A pretty simple set-up. And a very entertaining story. There were a few ups and downs between episodes 7 and 15 but the series has managed to be highly entertaining for the most part. Do not go into it expecting it to be a deep story and you’ll probably have a lot of fun. It starts off with a monster of the week format, goes on with it for a few episodes, and then shifts gears. It is only after episode 12 that some revelations come to light and we come to know more about the big shots. And not before episode 15 does the series start having some serious plot progression. Before episode 15 the series did possess a very chaotic pacing as far as events-per-episode are concerned but the rate of overall plot progression was very slow. Which led some fans to say “You haven’t TRULY seen Kill la Kill if you haven’t seen past episode 15 yet”. And I’m inclined to agree with them to a degree. The series does pick up quite a bit after that. Don’t expect a shit-ton of character development or earth-shattering revelations , though. It is all pretty predictable. What make the things that take place in these episodes so damn effective is the execution – Trigger does an amazing job at showing off predictable events in an unpredictable fashion. They’re masters when it comes to it and it makes the recent episodes look really, really good when compared to the episodes that precede them. It ends on a satisfying note, too. Slightly disappointing if you are expecting things to escalate to infinity and beyond but, like I said, its end is definitely not something you’d consider a bad end. It wraps up things nicely. Of course, there are a few loose ends and things that you’d consider plot-holes but they’re mostly minor for the most part and story was never its strength anyway. I’ll conclude by saying that it turns out VERY different from how it starts off. You probably won’t believe the first and last episodes are parts of the same show if they didn’t share characters.
Overall, it gets a 6.5/10 for the story.
I think this is definitely a series worth checking out. Do not expect it to be anything – just judge it for what it is rather than for what it could’ve been or what you wanted it to be. A series with a good art style and creative yet dramatic cuts, amazing soundtrack, a fun cast and just over-the-top action. Definitely check it out if you’re into action anime. Or if you are just looking for an over-the-top series that isn’t afraid of doing things that are considered very far-fetched or out-of-the-box.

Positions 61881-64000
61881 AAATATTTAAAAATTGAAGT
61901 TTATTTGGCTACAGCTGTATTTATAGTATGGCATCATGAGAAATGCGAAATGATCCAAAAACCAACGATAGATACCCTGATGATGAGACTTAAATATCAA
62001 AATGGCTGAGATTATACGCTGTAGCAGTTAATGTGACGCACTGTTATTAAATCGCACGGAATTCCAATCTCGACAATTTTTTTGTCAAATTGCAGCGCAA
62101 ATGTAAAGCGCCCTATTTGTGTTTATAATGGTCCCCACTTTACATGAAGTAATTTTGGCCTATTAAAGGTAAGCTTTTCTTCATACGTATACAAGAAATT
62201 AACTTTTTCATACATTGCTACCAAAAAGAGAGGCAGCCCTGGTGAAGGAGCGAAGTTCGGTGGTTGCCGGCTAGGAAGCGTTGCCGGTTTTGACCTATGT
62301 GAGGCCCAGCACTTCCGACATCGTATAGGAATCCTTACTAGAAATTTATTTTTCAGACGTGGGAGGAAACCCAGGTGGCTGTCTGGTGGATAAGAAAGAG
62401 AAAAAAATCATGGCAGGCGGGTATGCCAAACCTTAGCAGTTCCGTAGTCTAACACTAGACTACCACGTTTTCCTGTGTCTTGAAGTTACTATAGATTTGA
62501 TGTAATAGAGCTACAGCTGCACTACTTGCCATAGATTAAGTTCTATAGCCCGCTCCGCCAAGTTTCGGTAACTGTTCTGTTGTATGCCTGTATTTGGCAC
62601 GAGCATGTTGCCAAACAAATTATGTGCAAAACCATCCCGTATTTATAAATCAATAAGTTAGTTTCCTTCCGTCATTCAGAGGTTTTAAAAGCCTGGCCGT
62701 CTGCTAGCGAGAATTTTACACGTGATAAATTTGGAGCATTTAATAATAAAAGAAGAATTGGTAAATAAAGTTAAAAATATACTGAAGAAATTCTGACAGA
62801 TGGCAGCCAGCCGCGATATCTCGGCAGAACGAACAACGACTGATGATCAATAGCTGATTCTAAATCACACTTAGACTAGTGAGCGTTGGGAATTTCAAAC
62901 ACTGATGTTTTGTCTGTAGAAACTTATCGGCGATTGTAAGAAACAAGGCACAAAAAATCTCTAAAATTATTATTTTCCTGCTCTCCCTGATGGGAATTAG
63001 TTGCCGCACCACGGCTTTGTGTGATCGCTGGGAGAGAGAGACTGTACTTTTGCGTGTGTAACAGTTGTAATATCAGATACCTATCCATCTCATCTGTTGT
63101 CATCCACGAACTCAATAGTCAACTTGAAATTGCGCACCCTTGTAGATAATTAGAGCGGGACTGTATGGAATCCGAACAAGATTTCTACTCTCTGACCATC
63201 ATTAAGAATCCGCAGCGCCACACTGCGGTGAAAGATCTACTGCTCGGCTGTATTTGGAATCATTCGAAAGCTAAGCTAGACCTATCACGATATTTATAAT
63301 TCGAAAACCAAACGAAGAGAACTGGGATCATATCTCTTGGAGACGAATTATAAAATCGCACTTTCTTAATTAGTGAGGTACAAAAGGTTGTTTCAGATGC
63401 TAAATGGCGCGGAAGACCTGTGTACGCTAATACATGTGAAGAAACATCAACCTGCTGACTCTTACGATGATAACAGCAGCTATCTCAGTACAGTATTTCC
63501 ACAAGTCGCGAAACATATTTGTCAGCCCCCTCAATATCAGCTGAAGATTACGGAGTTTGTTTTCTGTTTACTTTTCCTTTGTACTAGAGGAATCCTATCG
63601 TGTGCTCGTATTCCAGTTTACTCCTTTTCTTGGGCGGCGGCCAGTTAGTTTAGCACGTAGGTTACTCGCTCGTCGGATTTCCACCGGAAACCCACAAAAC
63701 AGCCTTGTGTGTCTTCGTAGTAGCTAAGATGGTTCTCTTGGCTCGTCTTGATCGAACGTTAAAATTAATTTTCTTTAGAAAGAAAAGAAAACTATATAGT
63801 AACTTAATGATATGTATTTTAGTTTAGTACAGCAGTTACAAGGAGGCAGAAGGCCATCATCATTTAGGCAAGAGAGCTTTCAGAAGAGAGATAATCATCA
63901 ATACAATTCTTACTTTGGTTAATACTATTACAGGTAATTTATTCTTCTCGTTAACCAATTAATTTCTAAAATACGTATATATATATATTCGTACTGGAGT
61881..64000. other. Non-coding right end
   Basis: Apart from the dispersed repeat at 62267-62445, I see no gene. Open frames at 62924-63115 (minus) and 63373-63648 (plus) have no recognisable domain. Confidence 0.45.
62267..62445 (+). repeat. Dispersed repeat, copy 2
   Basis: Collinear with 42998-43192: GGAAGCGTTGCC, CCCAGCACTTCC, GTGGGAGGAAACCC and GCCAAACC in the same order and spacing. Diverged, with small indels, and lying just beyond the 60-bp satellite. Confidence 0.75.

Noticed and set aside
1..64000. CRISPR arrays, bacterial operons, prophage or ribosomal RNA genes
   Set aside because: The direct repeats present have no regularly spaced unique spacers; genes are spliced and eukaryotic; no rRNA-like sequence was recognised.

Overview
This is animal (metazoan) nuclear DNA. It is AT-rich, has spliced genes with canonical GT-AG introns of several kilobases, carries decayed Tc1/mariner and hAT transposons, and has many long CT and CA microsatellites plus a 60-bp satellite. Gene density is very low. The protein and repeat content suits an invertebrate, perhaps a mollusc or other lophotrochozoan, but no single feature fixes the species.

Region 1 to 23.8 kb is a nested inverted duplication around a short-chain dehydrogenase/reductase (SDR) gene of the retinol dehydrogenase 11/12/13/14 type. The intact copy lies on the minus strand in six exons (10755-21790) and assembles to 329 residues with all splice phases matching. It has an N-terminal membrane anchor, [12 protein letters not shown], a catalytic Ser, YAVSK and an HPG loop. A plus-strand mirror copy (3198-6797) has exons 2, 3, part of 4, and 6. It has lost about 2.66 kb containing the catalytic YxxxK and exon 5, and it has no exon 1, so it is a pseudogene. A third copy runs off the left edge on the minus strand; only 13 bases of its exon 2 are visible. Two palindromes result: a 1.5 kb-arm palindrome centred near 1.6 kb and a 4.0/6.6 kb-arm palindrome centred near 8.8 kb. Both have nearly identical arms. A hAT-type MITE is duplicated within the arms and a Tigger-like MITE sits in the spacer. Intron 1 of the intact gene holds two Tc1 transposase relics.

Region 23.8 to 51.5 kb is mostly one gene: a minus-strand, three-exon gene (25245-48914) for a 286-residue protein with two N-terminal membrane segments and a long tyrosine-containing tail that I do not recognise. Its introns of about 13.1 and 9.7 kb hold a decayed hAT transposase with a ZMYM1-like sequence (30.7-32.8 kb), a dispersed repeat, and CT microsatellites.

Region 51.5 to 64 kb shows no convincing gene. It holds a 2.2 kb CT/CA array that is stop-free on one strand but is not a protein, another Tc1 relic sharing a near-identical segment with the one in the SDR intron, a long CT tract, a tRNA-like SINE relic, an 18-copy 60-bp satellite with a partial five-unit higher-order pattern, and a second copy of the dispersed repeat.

Final rating – 7/10. The rating takes enjoyment into account as well. Although I personally have it listed as a 9/10 on my list because I’m highly biased when it comes to this show. I did try to keep my personal bias away from this review, though. And I hope I was successful in that regard – please provide feedback and let me know whether or not that was the case. Both helpful and unhelpful votes are appreciated as long as you guys let me know the +ves and –ves of this review to me on my profile. Thank you for reading and I hope I was helpful. read more
Welcome to Kill la Kill. This is where fanservice is plot, style is substance and every episode plays out like the finale. This is anime.
From the makers of FLCL, Gurren Lagann and Panty and Stocking, Kill la Kill is the first television production series under the newly formed Studio Trigger. Its is a tale of a transfer student, Matoi Ryuuko, wielding a scissor-sword, comes to Honnouji Academy to look for her father's killer. Opposing her is the Student Council President, Kiryin Satsuki, as well as her personal guard of the Elite Four, who are developing uniforms of immense power. After an initial fight, where Ryuuko ends up being defeated, she stumbles across a sailor uniform that gives her the power to overcome her enemies and give her the answers that she seeks.
Kill la Kill takes all the worn-out tropes and clichés of anime, amps it up to eleven and then delightfully invert them to give something exciting and fresh. While Ryuuko's tale of revenge is a tad predictable, it is the execution of the plot points that makes it stand out from its peers. Everything is exaggerated to the extreme including the school setting, characters, concepts to the absolutely epic action that happens. The show makes a point of never dwelling on a single event for too long and continually ups the ante in every single episode. There is little filler and the show is pretty subversive by playing with the viewer's expectations and then completely changing the outcome. When the action does slows down, there is a metric ton of references and homage to western culture ranging from Marvel Comics to classical music and literature. At the same time, Kill la Kill is mindful of its own Japanese heritage and folklore, drawing parallels to Oba Nobunaga, anime of old and new while not overly heavy-handed with its references by keeping it quick and tucked away in the background. Some elements of comedy are thrown in, complete with visual gags, puns and slapstick humor. However, a point of contention is the hit and miss nature of Mako's antics, which may not go well with every viewer.